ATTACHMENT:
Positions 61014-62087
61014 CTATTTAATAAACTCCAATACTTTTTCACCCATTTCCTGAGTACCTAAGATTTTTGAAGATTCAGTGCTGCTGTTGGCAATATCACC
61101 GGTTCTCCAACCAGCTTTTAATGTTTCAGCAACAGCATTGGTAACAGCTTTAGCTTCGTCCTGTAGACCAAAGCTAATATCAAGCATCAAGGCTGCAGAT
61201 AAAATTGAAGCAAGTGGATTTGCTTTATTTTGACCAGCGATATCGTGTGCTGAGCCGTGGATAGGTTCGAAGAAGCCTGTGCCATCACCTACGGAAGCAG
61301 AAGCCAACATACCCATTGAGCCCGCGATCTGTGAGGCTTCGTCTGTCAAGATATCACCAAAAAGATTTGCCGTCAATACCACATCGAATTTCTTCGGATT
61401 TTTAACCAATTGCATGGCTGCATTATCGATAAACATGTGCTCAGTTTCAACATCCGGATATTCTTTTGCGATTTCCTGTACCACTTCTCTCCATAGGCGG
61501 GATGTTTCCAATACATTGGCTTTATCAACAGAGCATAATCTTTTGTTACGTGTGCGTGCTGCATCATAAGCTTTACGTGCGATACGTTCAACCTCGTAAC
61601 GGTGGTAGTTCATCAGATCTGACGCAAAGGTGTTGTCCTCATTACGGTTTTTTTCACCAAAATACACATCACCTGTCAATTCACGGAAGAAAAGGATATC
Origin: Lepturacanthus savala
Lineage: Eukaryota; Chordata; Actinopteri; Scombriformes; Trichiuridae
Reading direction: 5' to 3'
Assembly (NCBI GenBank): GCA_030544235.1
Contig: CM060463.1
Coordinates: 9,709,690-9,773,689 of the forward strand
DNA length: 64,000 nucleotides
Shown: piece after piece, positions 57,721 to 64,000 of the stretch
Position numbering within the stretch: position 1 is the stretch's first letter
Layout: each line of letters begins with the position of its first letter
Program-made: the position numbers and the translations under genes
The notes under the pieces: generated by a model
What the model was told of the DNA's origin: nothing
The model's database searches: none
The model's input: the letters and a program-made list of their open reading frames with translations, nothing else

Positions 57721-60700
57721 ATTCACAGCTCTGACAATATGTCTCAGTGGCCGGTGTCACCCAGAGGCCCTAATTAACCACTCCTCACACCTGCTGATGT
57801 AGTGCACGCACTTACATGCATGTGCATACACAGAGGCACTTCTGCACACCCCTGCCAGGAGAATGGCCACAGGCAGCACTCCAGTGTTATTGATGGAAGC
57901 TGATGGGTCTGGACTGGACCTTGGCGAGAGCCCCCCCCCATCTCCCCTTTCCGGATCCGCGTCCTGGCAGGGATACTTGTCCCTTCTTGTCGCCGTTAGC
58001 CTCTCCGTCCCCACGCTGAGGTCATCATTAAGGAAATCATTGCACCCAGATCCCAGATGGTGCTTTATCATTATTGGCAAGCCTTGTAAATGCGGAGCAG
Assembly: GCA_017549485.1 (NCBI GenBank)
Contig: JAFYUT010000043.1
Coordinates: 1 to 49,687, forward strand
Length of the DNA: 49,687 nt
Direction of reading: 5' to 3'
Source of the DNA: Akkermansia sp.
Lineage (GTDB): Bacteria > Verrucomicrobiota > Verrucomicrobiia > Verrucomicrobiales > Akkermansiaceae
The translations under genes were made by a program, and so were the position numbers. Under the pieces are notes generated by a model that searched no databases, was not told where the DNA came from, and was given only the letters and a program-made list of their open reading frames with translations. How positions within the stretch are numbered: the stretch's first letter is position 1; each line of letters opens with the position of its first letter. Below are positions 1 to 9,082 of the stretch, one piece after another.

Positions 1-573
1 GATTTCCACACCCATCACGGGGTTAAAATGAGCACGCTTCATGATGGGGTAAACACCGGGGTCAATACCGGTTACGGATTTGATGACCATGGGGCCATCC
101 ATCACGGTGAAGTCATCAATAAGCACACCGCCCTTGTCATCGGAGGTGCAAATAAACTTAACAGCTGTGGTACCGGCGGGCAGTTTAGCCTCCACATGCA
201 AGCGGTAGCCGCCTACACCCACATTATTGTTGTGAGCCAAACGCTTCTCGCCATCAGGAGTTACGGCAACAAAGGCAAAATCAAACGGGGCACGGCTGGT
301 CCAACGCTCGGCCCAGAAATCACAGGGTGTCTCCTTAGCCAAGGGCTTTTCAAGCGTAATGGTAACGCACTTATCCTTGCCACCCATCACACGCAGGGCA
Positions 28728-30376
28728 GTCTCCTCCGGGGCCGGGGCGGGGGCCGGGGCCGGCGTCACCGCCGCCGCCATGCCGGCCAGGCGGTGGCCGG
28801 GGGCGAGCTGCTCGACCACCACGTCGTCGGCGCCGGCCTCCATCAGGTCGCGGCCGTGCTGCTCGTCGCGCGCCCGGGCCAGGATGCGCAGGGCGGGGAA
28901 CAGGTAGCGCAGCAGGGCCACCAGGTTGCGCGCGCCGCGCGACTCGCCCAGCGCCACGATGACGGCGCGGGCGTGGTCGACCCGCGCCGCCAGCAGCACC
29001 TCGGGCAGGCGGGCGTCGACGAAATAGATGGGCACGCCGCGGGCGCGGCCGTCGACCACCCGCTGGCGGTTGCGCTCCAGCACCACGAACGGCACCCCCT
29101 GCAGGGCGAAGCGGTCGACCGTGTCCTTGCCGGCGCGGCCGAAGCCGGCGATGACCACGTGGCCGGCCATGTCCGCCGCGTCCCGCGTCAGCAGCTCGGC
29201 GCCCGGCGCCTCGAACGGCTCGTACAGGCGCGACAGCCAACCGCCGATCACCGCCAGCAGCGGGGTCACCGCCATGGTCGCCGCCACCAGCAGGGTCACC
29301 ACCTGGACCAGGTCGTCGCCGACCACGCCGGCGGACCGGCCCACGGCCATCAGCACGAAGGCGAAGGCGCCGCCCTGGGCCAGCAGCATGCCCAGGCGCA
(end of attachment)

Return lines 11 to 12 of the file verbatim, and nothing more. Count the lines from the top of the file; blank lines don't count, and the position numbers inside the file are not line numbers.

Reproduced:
Reading direction: 5' to 3'
Assembly (NCBI GenBank): GCA_030544235.1